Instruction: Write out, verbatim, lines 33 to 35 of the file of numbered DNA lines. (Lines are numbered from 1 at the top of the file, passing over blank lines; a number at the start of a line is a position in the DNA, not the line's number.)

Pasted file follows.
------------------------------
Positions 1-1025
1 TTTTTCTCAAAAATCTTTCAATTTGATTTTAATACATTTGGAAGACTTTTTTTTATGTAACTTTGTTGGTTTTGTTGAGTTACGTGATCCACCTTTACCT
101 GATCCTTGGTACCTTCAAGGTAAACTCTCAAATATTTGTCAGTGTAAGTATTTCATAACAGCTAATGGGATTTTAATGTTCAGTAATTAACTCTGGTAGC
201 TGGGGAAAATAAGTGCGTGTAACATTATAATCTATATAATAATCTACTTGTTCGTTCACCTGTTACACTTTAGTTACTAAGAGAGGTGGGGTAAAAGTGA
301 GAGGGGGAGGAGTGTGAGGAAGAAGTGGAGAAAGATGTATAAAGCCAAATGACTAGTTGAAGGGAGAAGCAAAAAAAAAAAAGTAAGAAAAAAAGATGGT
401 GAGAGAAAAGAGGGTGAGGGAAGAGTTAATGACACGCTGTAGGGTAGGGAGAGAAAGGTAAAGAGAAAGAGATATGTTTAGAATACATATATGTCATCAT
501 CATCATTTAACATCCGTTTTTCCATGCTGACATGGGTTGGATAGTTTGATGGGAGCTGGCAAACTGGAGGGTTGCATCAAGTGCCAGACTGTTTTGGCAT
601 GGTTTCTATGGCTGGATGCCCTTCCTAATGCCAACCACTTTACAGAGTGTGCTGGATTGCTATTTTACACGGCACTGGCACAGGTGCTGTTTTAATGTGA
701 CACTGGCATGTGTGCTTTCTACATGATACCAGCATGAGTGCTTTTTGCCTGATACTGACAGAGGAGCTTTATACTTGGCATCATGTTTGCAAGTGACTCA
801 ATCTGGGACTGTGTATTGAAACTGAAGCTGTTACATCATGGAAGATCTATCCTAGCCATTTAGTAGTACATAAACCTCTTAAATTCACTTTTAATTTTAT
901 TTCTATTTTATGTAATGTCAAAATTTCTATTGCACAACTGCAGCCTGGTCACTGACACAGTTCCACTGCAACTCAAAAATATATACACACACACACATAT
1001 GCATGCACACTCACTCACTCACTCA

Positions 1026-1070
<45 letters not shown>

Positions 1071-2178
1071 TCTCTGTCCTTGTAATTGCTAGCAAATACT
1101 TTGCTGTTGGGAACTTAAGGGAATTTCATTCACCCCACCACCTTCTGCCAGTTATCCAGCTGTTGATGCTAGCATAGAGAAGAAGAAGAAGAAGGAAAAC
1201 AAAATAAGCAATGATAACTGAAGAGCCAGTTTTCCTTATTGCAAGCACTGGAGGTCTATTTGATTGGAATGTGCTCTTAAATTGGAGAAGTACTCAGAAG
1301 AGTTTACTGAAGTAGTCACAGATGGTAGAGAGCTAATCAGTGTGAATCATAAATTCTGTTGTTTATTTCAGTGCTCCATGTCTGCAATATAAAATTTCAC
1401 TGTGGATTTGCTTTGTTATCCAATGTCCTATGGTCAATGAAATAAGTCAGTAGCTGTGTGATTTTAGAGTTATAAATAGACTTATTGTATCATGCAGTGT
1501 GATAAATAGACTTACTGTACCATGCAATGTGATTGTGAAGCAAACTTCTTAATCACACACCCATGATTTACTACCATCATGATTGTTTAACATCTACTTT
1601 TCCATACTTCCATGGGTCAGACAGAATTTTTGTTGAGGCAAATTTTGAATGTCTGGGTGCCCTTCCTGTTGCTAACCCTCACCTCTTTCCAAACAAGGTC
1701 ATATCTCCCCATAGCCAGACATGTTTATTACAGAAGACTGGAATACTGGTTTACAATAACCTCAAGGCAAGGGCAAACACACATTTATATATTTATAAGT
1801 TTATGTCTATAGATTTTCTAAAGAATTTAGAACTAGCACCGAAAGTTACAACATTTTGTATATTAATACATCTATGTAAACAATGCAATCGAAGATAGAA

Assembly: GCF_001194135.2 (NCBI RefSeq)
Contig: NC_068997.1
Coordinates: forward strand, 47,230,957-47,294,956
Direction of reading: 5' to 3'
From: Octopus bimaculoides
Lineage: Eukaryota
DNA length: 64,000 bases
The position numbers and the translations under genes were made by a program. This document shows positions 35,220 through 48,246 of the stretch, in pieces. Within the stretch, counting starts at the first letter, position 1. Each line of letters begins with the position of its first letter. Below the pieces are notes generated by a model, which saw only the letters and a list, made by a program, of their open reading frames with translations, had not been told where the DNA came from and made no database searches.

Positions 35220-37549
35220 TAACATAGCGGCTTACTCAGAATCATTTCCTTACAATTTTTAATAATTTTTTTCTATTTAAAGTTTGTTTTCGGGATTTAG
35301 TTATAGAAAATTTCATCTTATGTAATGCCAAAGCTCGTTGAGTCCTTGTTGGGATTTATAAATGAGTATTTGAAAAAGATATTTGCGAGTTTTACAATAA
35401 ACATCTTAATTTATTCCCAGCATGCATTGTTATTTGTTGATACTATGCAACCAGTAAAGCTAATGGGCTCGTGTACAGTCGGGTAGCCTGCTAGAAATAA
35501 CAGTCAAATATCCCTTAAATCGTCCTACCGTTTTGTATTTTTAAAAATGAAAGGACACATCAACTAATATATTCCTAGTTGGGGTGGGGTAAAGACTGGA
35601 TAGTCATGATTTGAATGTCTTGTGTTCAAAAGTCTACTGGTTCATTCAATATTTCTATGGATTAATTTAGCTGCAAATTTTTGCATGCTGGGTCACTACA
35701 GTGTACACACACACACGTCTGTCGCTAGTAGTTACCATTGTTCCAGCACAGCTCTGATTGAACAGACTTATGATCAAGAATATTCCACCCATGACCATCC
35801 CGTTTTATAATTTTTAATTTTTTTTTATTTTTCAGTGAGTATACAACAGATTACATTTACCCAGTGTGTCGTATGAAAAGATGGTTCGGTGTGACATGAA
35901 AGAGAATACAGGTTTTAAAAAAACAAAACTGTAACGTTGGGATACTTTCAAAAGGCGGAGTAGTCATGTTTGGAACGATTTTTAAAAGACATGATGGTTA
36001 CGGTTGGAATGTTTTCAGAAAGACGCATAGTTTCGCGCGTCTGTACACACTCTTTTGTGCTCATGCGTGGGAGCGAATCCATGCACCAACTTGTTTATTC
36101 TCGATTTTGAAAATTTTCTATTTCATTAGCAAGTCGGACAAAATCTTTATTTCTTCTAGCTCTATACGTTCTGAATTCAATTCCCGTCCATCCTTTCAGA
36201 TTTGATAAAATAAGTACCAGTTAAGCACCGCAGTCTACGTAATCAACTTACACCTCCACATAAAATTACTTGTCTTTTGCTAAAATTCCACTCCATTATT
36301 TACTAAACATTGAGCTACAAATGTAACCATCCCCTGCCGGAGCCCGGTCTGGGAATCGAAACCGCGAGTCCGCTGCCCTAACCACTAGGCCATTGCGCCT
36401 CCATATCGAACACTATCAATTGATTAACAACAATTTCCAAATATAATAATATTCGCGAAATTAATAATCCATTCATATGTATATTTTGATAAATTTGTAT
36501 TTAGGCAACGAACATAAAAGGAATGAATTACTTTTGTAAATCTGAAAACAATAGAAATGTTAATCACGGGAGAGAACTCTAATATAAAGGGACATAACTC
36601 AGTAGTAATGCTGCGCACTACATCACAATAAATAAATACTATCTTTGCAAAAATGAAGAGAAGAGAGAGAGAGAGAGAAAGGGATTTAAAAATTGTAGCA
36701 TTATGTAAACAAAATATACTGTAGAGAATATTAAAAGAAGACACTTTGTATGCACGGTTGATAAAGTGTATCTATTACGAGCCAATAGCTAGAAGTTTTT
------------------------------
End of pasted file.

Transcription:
Positions 35220-37549
35220 TAACATAGCGGCTTACTCAGAATCATTTCCTTACAATTTTTAATAATTTTTTTCTATTTAAAGTTTGTTTTCGGGATTTAG
35301 TTATAGAAAATTTCATCTTATGTAATGCCAAAGCTCGTTGAGTCCTTGTTGGGATTTATAAATGAGTATTTGAAAAAGATATTTGCGAGTTTTACAATAA